Questions & Answers

There are the top ten questions I have answered lately. Let’s review them:

1. What do I need to connect to CANopen or DeviceNet?
To build any CAN device you need two things, a Media Access Controller (MAC) and a transceiver. The MAC is always silicon; either a standalone chip or a part of a microprocessor. The MAC unit handles access to the network. It decides when a bit can be transmitted over the network and manages error checking and things like inter-message delays. The Transceiver is the electrical interface. It converts the digital 1s and 0s to electrical signals on the bus. The transceiver is always a standalone chip in a CAN system.

2. Do I really need to have my EtherNet/IP product certified?
Yes. To get a vendor ID you have to sign an agreement with the ODVA ( The vendor ID is used to display the string name of the product vendor by configuration and diagnostic tools. One of the things the agreement specifies is that you agree to not sell any product that has not passed the ODVA certification tests.

3. What is the difference between an Ethernet Client and an Ethernet Server?
In an industrial system, a Client device makes connections with a number of server devices. Clients are typically devices like PLCs, HMIs and PC Systems. Servers are devices that wait for a Client connection. Servers exchange control and I/O data with a Client. Servers are devices like I/O blocks, Valve blocks, drives and other sensors.

4. How Can RTA’s Source Code Stacks work with so many different platforms?
When we built our CANopen, DeviceNet, EtherNet/IP, Modbus TCP and other source code stacks we built them for lots of different users in lots of different applications. We knew that some people would want to build systems around low end 8-bit controllers with no OS. Some would want to build systems using 32-bit systems with no OS. And others would want to build systems on high end processors with operating systems like Windows, Linux and VxWorks. To achieve that we implemented systems that used ANSI C, required nothing from the OS other than a 10-msec ticker and embedded all the interface code (CAN interface or Ethernet TCP/IP Stack) in a single C file. We built the system to support big endian or little endian and have absolutely no platform dependencies.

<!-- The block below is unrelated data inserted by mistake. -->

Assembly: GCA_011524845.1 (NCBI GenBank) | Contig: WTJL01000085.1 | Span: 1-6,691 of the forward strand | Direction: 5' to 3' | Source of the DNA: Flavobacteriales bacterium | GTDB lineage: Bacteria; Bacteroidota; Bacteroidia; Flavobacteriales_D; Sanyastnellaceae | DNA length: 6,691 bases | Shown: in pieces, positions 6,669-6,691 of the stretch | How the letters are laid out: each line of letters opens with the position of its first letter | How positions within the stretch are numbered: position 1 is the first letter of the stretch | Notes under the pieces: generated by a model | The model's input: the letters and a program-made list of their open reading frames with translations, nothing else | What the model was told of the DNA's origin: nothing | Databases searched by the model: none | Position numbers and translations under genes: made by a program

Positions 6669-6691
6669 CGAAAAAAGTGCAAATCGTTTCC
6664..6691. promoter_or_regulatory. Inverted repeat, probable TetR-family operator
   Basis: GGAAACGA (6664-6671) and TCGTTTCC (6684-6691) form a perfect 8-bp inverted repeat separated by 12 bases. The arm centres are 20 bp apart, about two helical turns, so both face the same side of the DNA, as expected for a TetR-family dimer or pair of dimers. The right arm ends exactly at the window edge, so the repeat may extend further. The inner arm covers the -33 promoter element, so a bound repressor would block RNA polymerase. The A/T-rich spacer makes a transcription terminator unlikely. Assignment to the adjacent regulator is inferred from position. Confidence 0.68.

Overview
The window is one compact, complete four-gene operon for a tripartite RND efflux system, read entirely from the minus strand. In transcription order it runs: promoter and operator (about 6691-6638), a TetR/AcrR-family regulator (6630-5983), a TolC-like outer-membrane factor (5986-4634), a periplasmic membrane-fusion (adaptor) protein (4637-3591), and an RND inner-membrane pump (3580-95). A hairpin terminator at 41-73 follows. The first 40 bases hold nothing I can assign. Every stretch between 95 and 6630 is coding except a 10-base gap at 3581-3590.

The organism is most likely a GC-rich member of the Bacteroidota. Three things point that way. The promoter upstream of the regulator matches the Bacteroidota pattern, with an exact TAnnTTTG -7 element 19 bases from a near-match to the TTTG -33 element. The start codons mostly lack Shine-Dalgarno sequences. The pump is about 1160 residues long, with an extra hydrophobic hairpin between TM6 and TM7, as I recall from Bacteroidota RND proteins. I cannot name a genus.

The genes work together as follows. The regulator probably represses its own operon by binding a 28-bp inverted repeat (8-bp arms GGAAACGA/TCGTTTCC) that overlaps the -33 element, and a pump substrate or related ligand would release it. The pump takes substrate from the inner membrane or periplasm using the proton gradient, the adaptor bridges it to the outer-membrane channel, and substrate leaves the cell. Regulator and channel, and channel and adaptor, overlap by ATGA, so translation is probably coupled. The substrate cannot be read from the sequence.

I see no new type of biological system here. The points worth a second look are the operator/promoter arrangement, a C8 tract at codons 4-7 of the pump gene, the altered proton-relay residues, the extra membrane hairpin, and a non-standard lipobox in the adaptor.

5. Where do I get EtherCAT source code?
This seems to be a common misunderstanding. EtherCAT is like Profibus, CAN and Profinet IRT. It requires a low level ASIC to handle all the network data exchanges. There is no source code. In fact, a processor is not always required. We’ve just implemented and EtherCAT system that uses a Freescale DZ to preprocess all the I/O and deliver it to the EtherCAT ASIC over SPI (Serial Peripheral Interface). Click EtherCAT Overview for my complete overview of EtherCAT.

6. Can I use BACnet IP to capture millisecond by millisecond power data?
No, BACnet is a request – response protocol. A Client device requests data from a Server device. The more data in the server, the more messages required and more time is required. With CSMA collision detection on busy subnets there is no way to predict when a message might be transmitted to collecting data with BACnet IP is difficult from multiple perspectives.

7. What is the difference between BACnet IP, BACnet Tunneling and BACnet MSTP?
The Tunneling version is a version of BACnet in which a device can send Ethernet messages without using a TCP/IP stack. The BACnet IP version is the one that uses Ethernet TCP messages to send and receive messages. The MSTP version is the RS485 version of BACnet. Click BACnet Overview for a complete description of BACnet.

8. How do I control how fast I send data to a PLC using EtherNet/IP?
The answer is that you don’t. A PLC is nearly always the Client in an EtherNet/IP network. When an EtherNet/IP Client creates a connection with a Server it indicates to the Server how often outputs will be transmitted to the Server and how often it expects the Server to transmit inputs to it. This timeframe is usually 10 or 20msecs but could be as low as 5msecs.

9. If I have a DeviceNet or EtherNet/IP device certified, when does it have to be recertified?
You really need to check with the ODVA but as I understand it, whenever you have a major new software release, you need to recertify. That means scheduling a retest and paying for another test. Unofficially, no one really does that. Instead, they buy the EtherNet/IP or DeviceNet Conformance test software tool and perform the retest themselves.

10. How often do you update your EtherNet/IP Source Code or DeviceNet source code?
In practice, almost never. The ODVA controls the specification and the specification only changes in the most dire of circumstances. Once you have a product that conforms to the specification there is no reason to make any upgrades or modifications. There is no new functionality. After all the years we have had this code there are rarely any bug fixes so updates to the source code are far and few in between.